We are the target
Everyday people are surrounded by highly invasive technologies that gather data about our every move, click, search, email, chat, sms, phone call and purchase. We don't opt in to these, we didn't click "I Agree" to a Terms Of Service agreement. The US National Security Agency just collects this stuff, and other countries are not far behind. In a country that calls itself "free" and "democratic" there was no open debate by an informed public about these policies, they have just evolved on their own, in secret. In fact, discussion of these topics has been criminalized at the same time technology has advanced to make surveillance ever more pervasive and powerful. We are told this is necessary to protect us from terrorism. That may or may not be true, but this system impacts our lives and has consequences that are far broader than the "war on terror."
This is the era of big data - collect everything, figure it out later. If you think encryption will shield you from this, you are likely wrong. NSA specifically targets encrypted communications, and stores them for later analysis. Anything that cannot be decrypted now is saved for when algorithms and the machines hosting them have evolved. Governments and private companies are pursuing this big data with increasing momentum. Many people just accept the loss of privacy because they "have nothing to hide", but the fourth amendment to the US Constitution stands in stark contrast to the government role in these developments.
We used to have a dystopian ideal in the form of George Orwell's "1984". Now Edward Snowden has revealed we've slipped into something far worse than Orwell could have imagined. We've found that the free, open system we call the internet is poisoned with systems of control that it was originally designed to prevent.
...even if you're not doing anything wrong you're being watched and recorded. And the storage capability of these systems increases every year consistently by orders of magnitude to where it's getting to the point where you don't have to have done anything wrong. You simply have to eventually fall under suspicion from somebody even by a wrong call. And then they can use this system to go back in time and scrutinize every decision you've ever made, every friend you've ever discussed something with. And attack you on that basis to sort to derive suspicion from an innocent life and paint anyone in the context of a wrongdoer.
Clearly these systems offer a massive opportunity for abuse. There is no way to know if they are being abused or to what extent without transparency. That is the nature of a democracy. If you have unchecked power that operates in secret, this is not a democracy, it is something else. I believe we should be able to live in a democracy, where the government impacts our lives in ways that are transparently beneficial to the public. We have a long way to go.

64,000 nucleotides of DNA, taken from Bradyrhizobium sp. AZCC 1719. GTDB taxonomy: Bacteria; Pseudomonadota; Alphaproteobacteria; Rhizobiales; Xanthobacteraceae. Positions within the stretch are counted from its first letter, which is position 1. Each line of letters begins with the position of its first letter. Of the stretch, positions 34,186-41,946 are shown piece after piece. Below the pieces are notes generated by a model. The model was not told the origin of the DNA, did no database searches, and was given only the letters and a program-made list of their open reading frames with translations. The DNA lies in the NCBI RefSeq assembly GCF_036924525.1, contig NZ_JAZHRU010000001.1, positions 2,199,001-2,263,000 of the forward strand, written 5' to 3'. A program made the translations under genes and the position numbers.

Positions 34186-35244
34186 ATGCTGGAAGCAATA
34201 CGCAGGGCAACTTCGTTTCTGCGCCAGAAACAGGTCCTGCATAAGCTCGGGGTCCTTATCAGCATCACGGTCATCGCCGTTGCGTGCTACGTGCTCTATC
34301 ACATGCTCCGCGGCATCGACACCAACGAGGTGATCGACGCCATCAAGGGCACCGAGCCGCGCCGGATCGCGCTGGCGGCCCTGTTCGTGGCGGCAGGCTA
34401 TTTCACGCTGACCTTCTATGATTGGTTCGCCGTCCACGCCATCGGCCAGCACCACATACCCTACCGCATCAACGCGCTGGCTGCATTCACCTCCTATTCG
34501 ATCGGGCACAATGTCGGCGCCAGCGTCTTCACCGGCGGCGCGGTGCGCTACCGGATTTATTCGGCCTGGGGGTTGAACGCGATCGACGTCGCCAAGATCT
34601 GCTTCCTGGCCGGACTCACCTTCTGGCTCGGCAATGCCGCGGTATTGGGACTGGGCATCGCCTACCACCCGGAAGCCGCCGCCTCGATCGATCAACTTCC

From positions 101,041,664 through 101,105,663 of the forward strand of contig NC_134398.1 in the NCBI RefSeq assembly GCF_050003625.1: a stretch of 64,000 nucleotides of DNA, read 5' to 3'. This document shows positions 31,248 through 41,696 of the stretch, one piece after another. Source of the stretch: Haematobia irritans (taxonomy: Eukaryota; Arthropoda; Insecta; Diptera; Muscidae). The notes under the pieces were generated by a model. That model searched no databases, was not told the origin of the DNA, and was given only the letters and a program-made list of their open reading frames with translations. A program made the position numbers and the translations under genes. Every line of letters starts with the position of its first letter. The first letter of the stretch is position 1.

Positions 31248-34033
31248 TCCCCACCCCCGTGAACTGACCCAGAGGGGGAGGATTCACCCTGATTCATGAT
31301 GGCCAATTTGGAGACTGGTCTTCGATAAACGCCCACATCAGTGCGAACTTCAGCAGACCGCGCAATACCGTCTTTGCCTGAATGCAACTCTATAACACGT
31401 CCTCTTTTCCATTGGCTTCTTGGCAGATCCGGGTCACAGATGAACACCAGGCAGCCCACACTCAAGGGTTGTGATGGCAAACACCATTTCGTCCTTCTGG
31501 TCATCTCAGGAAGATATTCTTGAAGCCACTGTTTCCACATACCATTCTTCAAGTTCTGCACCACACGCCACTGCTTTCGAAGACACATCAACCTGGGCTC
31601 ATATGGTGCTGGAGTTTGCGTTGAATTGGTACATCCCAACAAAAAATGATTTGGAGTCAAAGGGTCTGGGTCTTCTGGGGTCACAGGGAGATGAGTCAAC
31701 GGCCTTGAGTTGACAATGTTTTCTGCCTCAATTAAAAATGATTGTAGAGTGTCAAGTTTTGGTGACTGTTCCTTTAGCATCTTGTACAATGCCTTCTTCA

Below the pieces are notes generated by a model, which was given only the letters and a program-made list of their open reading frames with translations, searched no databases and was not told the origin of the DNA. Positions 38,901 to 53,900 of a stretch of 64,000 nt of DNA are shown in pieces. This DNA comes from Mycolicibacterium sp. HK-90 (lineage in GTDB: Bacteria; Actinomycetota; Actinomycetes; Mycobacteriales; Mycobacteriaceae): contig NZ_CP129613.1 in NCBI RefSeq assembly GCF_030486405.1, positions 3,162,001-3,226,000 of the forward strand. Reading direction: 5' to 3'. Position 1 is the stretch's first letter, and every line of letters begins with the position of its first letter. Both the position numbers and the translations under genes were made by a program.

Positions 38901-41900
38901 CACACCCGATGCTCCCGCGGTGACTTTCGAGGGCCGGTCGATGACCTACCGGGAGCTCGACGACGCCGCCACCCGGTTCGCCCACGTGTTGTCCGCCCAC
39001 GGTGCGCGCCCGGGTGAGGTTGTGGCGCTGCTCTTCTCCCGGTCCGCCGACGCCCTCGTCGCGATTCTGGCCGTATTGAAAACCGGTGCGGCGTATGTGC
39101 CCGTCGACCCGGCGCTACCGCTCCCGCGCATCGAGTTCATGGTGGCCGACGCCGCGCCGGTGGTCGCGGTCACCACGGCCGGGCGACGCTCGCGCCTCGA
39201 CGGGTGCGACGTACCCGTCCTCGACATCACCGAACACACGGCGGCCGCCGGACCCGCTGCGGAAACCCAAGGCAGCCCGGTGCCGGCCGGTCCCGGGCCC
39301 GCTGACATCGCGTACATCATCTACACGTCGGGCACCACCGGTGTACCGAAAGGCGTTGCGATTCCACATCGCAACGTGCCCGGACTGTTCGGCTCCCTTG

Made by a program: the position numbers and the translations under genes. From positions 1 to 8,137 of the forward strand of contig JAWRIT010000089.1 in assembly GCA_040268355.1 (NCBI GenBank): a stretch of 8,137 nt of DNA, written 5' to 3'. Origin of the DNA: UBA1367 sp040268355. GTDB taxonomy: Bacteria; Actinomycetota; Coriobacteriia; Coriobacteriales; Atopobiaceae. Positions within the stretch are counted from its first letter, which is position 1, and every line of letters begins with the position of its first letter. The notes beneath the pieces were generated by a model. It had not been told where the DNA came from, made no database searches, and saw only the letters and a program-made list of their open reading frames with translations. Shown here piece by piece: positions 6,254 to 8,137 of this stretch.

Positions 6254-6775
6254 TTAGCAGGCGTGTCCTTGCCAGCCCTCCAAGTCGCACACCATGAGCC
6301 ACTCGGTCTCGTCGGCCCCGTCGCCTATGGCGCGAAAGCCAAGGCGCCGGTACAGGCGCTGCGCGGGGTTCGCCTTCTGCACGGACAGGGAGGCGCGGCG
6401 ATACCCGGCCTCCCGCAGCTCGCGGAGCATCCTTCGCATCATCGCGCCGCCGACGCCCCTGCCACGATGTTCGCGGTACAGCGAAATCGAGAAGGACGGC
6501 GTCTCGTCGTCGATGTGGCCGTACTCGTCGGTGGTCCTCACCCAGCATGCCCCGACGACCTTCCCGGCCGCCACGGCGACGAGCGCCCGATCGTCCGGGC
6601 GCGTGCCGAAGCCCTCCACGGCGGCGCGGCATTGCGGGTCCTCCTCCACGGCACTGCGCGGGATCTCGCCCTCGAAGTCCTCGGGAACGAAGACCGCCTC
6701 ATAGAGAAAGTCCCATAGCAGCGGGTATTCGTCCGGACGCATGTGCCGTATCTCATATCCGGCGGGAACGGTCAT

In my opinion, and I think there is ample evidence to make the case, the Surveillance State is the other side of the Military-Industrial-Complex. The two work hand in hand. Private financial interests drive our foreign policy, for their own ends - the current experimentation with drones is a good example. The death, destruction, misery and hatred this causes in other countries creates a blowback that necessitates the Surveillance State to protect us from the resulting terrorism. Both the Military-Industrial-Complex and the Surveillance State profit from this situation, with some of our most powerful companies participating in this and funding politicians who will ensure ever more opportunities for this extremely profitable convergence of interests. The only losers are human beings. Yeah, we are kind of losers to let this happen.
I have long been a critic of surveillance and US foreign policy. I put a lot of effort into this because I care about security, and I want us to get it right. The problem I keep seeing is that policy is driven by private economic and institutional interests, and this becomes confused with the public interest. I have strong differences with policymakers on these issues, but I also have high regard and great respect for the work being done by the military and intelligence professionals who carry out these policies. I'm not "against" the US military or the NSA. What I'm "for" is open debate, and the idea that our tax dollars should be spent in a way that produces the desired result. Our military and intelligence systems are the best in the world, and that's a good thing. It is up to policymakers to use them in ways that really do keep us safer and serve the public interest. It is by having an open, and sometimes adversarial public debate that we can make sure we are using our military and intelligence systems in the best way possible. For me, that means keeping Americans safe, and showing the world that we are a friend, not an enemy, and that our actions reflect the values we claim to hold dear.